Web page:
Assessing Chlorinated Solvent Mass Flux Change and Treatment Performance in Three Adjoining In Situ Pilot Studies
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Background/Objectives. Geosyntec Consultants identified and delineated a chlorinated solvent (trichloroethene [TCE]) groundwater plume (1,500 feet in length and encompassing 25 acres) at a site in North Florida.

The site historically operated as an electronic vacuum tube manufacturing facility that allegedly used TCE as a degreasing agent. Assessment work also identified a potential source area containing TCE as a residual dense non-aqueous phase liquid (DNAPL). Regulatory approval was obtained to conduct pilot studies in a portion of the general source area prior to preparation of a formal remedial design. The objective of the pilot studies was to assess the performance of three identified viable remedial approaches with regard to effectiveness, implementability, cost, and anticipated short- and long-term impact on site cleanup. To support the effectiveness evaluation process, a novel approach using passive flux meters (PFMs) was incorporated into the pre- and post-pilot study performance monitoring program as an additional remedial metric. Approach/Activities. In the fall of 2010, Geosyntec implemented three pilot studies that included: (1) in situ chemical oxidation (ISCO) with groundwater recirculation, (2) enhanced reductive dechlorination (ERD) via biostimulation, and (3) ERD via biostimulation and bioaugmentation. The ISCO pilot study consisted of direct-push technology (DPT) injection of oxidant (sodium permanganate) throughout the target treatment zone, followed by operation of a closed-loop extraction and re-injection system to maximize contact and distribution of oxidant within the test plot. Both ERD pilot studies used a passive approach that consisted of DPT injection of aquifer buffering agent, electron donor (emulsified soybean oil), and a microbial culture (KB-1; bioaugmentation test plot only). Baseline conditions before pilot study implementation were assessed by groundwater performance monitoring well sampling within the test plots and installation and retrieval of PFMs to assess baseline mass flux. Baseline results revealed TCE concentrations ranging up to 33,000 micrograms per liter and a measured mass flux up to 533 milligrams per meter squared per day (mg/m2-day). The pilot studies began operation in October 2010 and will continue for approximately one year with groundwater performance monitoring conducted during implementation. Following completion (fall 2011), PFMs will be re-installed throughout the test plots to facilitate an evaluation of the post-pilot study changes in chlorinated solvent flux (by location and discrete depth). Results/Lessons Learned. This presentation will provide a summary of results associated with three implemented pilot studies based upon groundwater performance monitoring well sampling and pre- and post-pilot study PFM data. The presentation will also evaluate the implications of PFM data and the applicability of PFMs as a remediation performance metric for pilot studies of in-situ treatment of chlorinated solvents in groundwater and potential full-scale remedial technology flux evaluation and remedial technology selection.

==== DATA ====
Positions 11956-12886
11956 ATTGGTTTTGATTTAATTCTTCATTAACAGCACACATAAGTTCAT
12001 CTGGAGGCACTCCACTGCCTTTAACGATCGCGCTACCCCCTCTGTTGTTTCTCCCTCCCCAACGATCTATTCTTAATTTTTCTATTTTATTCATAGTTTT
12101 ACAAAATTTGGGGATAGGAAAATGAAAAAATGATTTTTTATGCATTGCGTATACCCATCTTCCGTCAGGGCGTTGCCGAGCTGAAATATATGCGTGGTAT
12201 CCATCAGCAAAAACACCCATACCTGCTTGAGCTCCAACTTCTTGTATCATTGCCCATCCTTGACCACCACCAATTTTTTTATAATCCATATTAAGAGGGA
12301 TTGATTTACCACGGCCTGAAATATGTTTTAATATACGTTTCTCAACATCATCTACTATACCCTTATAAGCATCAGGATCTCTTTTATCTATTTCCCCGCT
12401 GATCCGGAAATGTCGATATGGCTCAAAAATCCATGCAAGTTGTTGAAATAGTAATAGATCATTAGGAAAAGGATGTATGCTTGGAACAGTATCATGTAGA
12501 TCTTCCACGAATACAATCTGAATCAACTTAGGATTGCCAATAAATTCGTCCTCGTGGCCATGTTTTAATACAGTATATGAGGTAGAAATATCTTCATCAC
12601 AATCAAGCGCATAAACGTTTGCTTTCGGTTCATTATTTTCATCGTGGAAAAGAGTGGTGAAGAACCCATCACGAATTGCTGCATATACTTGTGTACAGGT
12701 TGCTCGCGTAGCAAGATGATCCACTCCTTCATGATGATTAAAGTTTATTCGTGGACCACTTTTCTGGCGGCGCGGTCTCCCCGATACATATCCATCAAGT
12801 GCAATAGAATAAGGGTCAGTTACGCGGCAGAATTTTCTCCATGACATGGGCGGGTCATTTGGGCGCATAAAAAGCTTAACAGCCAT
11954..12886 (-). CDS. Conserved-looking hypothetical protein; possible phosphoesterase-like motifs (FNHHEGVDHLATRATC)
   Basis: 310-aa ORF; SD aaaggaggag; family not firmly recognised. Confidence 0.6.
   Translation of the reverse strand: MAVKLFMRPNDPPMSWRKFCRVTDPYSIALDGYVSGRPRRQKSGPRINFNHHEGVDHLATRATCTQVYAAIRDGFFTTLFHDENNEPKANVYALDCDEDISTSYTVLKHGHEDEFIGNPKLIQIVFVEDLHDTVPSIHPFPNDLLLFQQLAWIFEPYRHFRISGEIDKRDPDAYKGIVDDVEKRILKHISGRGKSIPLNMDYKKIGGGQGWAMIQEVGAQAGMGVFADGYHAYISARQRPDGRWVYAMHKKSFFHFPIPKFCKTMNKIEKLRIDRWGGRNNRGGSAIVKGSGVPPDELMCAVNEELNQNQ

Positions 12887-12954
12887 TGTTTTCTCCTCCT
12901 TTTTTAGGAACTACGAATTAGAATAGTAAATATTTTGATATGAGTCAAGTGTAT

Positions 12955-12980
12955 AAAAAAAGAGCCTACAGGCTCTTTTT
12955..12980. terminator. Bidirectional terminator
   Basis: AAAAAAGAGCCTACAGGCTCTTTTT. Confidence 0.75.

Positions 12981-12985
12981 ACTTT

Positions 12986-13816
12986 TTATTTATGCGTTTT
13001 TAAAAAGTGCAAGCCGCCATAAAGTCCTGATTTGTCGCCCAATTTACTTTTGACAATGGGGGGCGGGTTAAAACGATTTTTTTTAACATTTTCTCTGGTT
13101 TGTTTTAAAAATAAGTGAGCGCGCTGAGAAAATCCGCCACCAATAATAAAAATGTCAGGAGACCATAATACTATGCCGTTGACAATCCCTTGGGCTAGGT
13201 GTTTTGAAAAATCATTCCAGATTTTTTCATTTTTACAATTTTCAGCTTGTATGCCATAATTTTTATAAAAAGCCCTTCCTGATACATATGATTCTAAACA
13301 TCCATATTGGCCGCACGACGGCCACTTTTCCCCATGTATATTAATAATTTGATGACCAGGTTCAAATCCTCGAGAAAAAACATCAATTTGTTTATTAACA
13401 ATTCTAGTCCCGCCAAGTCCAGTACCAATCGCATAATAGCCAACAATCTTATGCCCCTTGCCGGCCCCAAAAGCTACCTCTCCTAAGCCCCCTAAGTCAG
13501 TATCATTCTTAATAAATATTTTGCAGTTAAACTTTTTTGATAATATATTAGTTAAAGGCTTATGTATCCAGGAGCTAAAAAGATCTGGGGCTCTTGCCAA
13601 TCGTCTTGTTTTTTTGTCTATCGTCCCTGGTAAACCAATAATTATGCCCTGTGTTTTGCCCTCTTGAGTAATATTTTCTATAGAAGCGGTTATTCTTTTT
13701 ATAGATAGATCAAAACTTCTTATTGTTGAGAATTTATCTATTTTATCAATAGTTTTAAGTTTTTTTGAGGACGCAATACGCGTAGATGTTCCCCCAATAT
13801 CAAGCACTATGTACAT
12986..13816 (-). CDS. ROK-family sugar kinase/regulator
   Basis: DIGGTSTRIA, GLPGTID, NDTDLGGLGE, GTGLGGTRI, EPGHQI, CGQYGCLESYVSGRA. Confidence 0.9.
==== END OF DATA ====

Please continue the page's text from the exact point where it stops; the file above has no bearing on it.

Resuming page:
Publication Summary

  • Geosyntec Authors: Jim Langenbach, Paul Brookner, Neal Durant
  • All Authors: Jim Langenbach, Paul Brookner, Neal Durant, Mike Annable, Martin Howe
  • Title: Assessing Chlorinated Solvent Mass Flux Change and Treatment Performance in Three Adjoining In Situ Pilot Studies
  • Event or Publication: Battelle Eight International Conference on the Remediation of Chlorinated and Recalcitrant Compounds
  • Practice Areas: Groundwater Assessment and Remediation, Site Investigation and Remediation
  • Date: 2012
  • Location: Monterey, California